i-Whether the admission of students to minority educational institution, whether aided or unaided, can be regulated by the State Government or by the university to which the institution is affiliated?
i-Admission of students to unaided minority educational institutions viz. schools and undergraduate colleges where the scope for merit-based selection is practically nil, cannot be regulated by the State or university concerned, except for providing the qualifications and minimum conditions of eligibility in the interest of academic standards. The right to admit students being an essential facet of the right to administer educational institutions of their choice, as contemplated under Article 30 of the Constitution, the State Government or the university may not be entitled to interfere with that right, so long as the admission to the unaided educational institutions is on a transparent basis and the merit is adequately taken care of. The right to administer, not being absolute, there could be regulatory measures for ensuring educational standards and maintaining excellence thereof, and it is more so in the matter of admissions to professional institutions.
A minority institution does not cease to be so, the moment grant-in-aid is received by the institution. An aided minority educational institution, therefore, would be entitled to have the right of admission of students belonging to the minority group and at the same time, would be required to admit a reasonable extent of non-minority students, so that the rights under Article 30(1) are not substantially impaired and further the citizens’ rights under Article 29(2) are not infringed. What would be a reasonable extent, would vary from the types of institution, the courses of education for which admission is being sought and other factors like educational needs. The State Government concerned has to notify the percentage of the non-minority students to be admitted in the light of the above observations. Observance of inter se merit amongst the applicants belonging to the minority group could be ensured. In the case of aided professional institutions, it can also be stipulated that passing of the common entrance test held by the State agency is necessary to seek admission. As regards non-minority students who are eligible to seek admission for the remaining seats, admission should normally be on the basis of the common entrance test held by the State agency followed by counselling wherever it exists.
ii- Whether the minorities’ rights to establish and administer educational institutions of their choice will include the procedure and method of admission and selection of students?
ii- A minority institution may have its own procedure and method of admission as well as selection of students, but such a procedure must be fair and transparent, and the selection of students in professional and higher education colleges should be on the basis of merit. The procedure adopted or selection made should not be tantamount to mal-administration. Even an unaided minority institution ought not to ignore the merit of the students for admission, while exercising its right to admit students to the colleges aforesaid, as in that event, the institution will fail to achieve excellence.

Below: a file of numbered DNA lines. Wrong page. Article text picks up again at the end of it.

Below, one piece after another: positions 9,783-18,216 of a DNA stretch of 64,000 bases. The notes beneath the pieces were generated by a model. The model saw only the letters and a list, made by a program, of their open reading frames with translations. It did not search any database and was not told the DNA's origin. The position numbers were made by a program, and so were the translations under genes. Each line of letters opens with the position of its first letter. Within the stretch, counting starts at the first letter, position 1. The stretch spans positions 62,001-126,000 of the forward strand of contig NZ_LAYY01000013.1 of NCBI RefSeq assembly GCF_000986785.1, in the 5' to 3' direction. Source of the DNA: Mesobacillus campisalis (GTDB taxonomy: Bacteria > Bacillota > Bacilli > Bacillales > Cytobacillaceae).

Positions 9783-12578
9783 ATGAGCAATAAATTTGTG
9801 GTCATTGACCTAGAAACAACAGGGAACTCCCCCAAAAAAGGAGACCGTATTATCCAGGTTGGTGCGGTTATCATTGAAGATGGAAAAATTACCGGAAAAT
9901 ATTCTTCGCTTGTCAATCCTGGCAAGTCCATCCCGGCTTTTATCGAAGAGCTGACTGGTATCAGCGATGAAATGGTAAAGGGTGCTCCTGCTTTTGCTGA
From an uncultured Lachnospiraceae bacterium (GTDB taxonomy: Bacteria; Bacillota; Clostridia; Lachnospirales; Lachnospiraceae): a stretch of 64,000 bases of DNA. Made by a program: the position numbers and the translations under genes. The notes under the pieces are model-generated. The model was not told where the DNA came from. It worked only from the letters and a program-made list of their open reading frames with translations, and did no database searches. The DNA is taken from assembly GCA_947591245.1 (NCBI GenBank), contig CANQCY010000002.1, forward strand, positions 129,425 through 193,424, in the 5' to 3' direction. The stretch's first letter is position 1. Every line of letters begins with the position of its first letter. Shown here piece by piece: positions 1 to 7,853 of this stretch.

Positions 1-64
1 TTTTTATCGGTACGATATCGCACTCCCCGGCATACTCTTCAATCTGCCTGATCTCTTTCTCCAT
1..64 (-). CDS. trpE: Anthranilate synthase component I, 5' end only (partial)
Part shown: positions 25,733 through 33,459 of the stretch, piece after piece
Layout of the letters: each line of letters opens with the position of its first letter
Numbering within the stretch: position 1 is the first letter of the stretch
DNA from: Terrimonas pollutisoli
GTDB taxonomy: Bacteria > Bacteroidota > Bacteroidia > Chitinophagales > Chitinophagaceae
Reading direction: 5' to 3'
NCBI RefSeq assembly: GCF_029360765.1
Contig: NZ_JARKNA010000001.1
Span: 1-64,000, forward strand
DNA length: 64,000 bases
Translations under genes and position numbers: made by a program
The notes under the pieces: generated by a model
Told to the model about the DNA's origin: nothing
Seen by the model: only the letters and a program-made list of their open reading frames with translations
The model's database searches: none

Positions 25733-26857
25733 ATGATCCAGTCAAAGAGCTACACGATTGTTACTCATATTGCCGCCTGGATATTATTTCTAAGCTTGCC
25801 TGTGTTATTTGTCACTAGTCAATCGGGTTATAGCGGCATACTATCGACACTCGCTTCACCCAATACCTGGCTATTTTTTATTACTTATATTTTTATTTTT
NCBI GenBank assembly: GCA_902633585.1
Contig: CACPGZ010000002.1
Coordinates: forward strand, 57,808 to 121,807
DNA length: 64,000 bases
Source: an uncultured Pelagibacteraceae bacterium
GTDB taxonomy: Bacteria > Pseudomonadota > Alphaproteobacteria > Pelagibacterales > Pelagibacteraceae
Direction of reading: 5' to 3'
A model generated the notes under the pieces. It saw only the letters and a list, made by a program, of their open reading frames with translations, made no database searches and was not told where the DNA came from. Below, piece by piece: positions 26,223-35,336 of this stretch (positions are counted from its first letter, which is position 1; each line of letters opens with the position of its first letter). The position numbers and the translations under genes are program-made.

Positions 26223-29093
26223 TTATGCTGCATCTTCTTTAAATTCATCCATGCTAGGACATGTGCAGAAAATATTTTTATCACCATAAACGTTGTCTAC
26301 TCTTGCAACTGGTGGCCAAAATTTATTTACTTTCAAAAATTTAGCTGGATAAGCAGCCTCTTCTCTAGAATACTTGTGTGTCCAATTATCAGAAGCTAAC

iii-Whether the minority institutions’ right of admission of students and to lay down procedure and method of admission, if any, would be affected in any way by the receipt of State aid?
iii-While giving aid to professional institutions, it would be permissible for the authority giving aid to prescribe bye rules or regulations, the conditions on the basis of which admission will be granted to different aided colleges by virtue of merit, coupled with the reservation policy of the State qua non-minority students. The merit may be determined either through a common entrance test conducted by the university or the Government concerned followed by counselling, or on the basis of an entrance test conducted by the individual institutions the method to be followed is for the university or the Government to decide. The authority may also devise other means to ensure that admission is granted to an aided professional institution on the basis of merit. In the case of such institutions, it will be permissible for the Government or the university to provide that consideration should be shown to the weaker sections of the society.
- All the petitions were allowed and sent before the regular benches for hearing
- Article 30 (1) was discussed in various facets elaborating the issues above mentioned.
- A general clearer than the former with directions to central government was made and sent to the regular benches.
In addition to the above stated judgements, The two committees for monitoring admission procedure and determining fee structure in the judgment of Islamic Academy, are in our view, permissive as regulatory measures aimed at protecting the interest of the student community as a whole as also the minorities themselves, in maintaining required standards of professional education on non- exploitative terms in their institutions. Legal provisions made by the State Legislatures or the scheme evolved by the Court for monitoring admission procedure and fee fixation do not violate the right of minorities under Article 30(1) or the right of minorities and non-minorities under Article 19(1)(g).